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Born to be Wild

The success of "American Chopper" rests not only on the beauty of the bikes the stars create but on their combative relationship as well.
Phil Scott
From the Print Edition:
Jimmy Smits, May/June 2005

On a crisp fall morning, the stars of "American Chopper" are kicking back in their new offices at Orange

County Choppers' 33,000-square-foot Montgomery, New York, facility. Paul Teutul Sr., 56, known around the shop as "Senior" or "Pop," and his son, Paul Teutul Jr., 30, "Paulie" or "Junior," and two OCC employees sit amid copies of old chopper magazines and cheap plastic motorcycle models. They have recently concluded a meeting with officials from the Air Force, who want a chopper to take around to trade shows for recruiting purposes. Now, three people from a knife manufacturer are visiting, handing out the new Orange County Choppers pocketknife to Paulie and Senior.

The whole scene turns into an episode of the hit reality series. But without the requisite bleeping. The OCC team talks about building a bike for a client, and one of the employees says nobody is around to mock one up. Senior sweeps the room with his arm and stutters, "Get Vinnie to do it—it—it—it takes maybe an hour." He tilts his head back and shakes it. "This one here"—waving his left arm at Paulie, who's reclining on a couch, his arms cradling his head—"This one can do it in an hour." He sprinkles in a few swear words for emphasis.

"Get this," Paulie says. "Usually it takes me a week to do a mock-up. Now I'm great." Senior pauses, then laughs, and everyone joins in. Then Paulie opens the knife and pretends to throw it at Senior. Everyone continues laughing, but the smiles of the three knife company representatives turn nervous. You're not supposed to goof around like that with knives.

So far as television's reality programming goes, the Discovery Channel's "American Chopper" is unique. No one is kicked off an island, competes for a nose job or to marry a multimillionaire, chows down on squirmy worms, dresses like a woman although he's a heterosexual man, or gets fooled into believing he's a contestant on, what else, a reality program. Each episode of "American Chopper" consists of a handful of quiet, super-patient, working-class guys from Orange County Choppers inside a garage custom-building a motorcycle for a client. But no series since "American Chopper's" premiere in 2002 has had such an effect on cable reality television.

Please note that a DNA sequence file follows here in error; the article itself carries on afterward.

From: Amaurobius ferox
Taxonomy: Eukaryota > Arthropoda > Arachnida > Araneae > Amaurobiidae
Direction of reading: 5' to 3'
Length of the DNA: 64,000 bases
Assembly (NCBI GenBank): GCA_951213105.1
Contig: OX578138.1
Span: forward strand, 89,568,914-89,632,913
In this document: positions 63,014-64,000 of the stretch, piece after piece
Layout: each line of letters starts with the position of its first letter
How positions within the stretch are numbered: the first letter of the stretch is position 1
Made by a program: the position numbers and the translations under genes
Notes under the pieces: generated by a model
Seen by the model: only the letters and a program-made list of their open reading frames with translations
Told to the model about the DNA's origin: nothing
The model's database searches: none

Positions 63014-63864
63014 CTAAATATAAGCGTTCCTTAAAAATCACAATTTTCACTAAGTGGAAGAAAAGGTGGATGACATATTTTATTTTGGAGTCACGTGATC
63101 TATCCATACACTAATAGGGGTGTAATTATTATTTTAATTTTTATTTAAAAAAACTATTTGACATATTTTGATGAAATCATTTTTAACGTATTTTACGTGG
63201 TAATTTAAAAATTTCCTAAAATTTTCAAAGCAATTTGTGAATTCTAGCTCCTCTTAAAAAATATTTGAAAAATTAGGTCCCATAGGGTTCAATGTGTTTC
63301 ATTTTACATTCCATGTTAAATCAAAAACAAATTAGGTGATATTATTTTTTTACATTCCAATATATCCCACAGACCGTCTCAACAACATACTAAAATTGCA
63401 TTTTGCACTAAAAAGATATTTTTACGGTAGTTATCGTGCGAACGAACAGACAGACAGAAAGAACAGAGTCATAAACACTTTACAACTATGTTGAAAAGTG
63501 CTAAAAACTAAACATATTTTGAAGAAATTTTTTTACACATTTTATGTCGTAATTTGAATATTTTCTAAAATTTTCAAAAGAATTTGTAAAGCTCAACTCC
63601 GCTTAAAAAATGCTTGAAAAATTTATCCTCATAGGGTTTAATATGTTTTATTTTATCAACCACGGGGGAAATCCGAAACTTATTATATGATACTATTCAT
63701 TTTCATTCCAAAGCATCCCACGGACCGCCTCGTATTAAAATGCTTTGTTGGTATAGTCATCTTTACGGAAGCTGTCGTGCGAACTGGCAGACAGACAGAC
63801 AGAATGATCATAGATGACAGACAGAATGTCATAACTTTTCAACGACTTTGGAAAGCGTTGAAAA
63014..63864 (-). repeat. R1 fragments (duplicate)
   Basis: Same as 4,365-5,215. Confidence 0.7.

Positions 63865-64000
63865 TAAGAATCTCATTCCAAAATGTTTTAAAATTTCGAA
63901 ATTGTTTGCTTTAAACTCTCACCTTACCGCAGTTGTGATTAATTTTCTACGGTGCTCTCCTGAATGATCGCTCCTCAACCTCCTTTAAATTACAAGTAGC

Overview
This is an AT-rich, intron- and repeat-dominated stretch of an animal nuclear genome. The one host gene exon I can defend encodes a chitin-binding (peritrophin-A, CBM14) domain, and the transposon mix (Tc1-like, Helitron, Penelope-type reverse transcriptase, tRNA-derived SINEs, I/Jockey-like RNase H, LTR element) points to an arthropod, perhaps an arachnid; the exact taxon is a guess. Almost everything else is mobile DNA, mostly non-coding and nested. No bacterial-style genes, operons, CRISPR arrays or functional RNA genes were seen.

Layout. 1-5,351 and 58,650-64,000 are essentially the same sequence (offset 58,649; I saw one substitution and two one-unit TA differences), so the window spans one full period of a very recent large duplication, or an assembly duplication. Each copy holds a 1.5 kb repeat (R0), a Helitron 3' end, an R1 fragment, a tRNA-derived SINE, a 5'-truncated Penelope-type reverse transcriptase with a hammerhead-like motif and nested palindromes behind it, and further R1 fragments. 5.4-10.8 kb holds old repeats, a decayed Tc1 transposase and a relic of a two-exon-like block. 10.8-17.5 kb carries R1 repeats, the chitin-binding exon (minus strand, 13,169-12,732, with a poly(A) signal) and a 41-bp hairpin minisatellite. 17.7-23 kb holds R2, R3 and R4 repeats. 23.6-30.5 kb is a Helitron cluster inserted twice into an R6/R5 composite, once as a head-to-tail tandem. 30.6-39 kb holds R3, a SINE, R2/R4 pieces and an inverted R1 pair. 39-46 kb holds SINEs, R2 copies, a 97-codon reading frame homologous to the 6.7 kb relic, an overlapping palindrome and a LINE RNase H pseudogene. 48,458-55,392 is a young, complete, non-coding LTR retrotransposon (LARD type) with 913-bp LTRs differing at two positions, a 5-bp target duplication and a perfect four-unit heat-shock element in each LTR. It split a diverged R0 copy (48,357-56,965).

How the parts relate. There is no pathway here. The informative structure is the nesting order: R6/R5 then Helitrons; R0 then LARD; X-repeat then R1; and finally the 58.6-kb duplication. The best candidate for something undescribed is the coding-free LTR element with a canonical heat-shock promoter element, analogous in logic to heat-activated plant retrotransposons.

"[The Discovery Channel] has figured out how to make a show like this entertaining for someone who doesn't even know how to change their own oil," says Robert Thompson, professor of television and popular culture at Syracuse University. "It's immediately compelling. It's done more for motorcycles than Easy Rider." And it has made Monday night must-watch TV. "Two major things happened during the [2004] Super Bowl: the Janet Jackson 'wardrobe malfunction,' and [Orange County Choppers'] AOL Super Bowl commercials," Thompson continues. "A lot of people hadn't discovered them yet. People talked about who they were, and that was probably their real emergence."

Did I say quiet, patient guys? Senior and Paulie seem anything but. The bikes that they build are works of art and are one reason why people watch the show. But let's face it. PBS has bored vicarious motor heads silly with how-to programs in which a couple of monotoned guys rebuild a junk car on television. So the creators of "American Chopper" decided to do something different: they had the Teutuls go after each other like rabid dogs. Well, Senior goes after Paulie like a rabid dog. Paulie kind of eggs him on.

"He's just an instigator," says the barrel-chested, tattooed Senior. "It's a front to make me look like the bad guy. He knows where the buttons are." And that's what's changed the face of reality television. No more scheming behind the other contestants' backs. The screaming, the emotion—it's all out in the open and it's all entertaining. The next time you see two people snarling at each other on reality TV, thank "American Chopper."

Paulie is Senior's eldest son, the one who's in charge of design and fabrication at Orange County Choppers. The second oldest, Dan, 29, runs Senior's first business, Orange County Iron Works, in Rock Tavern, New York. The third son, Mikey, 26, wanders around the shop with no apparent function except growing his hair and popping bubble wrap and maybe sometimes emptying the garbage. Senior's youngest, daughter Kristin, 22, is a nursing student in Rochester, New York. They've all been on the show.

Los Angeles—based Pilgrim Films shoots the show and uses a crew of six: three on the cameras, one sound person, a production assistant and an associate producer. The OCC crew builds one bike over two hourlong episodes, and Pilgrim shoots about 100 hours of footage that get edited down to the two episodes. The shooting season lasts 56 weeks, and from it 28 episodes come together.


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